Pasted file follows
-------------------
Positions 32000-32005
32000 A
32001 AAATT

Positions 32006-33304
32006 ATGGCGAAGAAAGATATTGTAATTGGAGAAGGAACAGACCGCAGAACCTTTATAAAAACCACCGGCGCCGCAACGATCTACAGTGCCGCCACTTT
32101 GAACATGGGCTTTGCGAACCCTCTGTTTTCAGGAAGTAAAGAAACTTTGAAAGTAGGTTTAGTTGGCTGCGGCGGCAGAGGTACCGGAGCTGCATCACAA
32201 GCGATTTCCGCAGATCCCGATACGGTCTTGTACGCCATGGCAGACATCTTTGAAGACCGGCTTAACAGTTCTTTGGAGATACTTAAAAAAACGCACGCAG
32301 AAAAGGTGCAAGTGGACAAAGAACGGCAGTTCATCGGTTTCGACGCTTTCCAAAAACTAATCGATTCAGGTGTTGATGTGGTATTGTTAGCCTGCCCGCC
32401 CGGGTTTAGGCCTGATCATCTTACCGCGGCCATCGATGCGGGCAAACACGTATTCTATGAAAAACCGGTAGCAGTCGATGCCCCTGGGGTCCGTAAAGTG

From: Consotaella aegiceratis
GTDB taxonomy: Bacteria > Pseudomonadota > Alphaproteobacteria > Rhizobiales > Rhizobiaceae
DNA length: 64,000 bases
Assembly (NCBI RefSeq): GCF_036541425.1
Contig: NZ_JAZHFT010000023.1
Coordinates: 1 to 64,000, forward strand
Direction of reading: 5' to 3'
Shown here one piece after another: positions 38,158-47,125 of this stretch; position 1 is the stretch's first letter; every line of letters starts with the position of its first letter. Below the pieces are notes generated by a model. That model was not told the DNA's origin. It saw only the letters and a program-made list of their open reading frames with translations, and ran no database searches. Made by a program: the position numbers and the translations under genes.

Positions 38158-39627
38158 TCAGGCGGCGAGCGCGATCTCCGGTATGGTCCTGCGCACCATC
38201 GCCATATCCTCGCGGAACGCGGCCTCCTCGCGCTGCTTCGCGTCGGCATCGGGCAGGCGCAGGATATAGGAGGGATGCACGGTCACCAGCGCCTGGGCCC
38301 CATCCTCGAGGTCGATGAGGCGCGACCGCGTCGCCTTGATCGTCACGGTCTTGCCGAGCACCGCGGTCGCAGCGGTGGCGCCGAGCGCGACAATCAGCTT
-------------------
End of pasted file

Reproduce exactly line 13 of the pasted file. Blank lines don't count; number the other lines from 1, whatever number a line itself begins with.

Assembly (NCBI RefSeq): GCF_036541425.1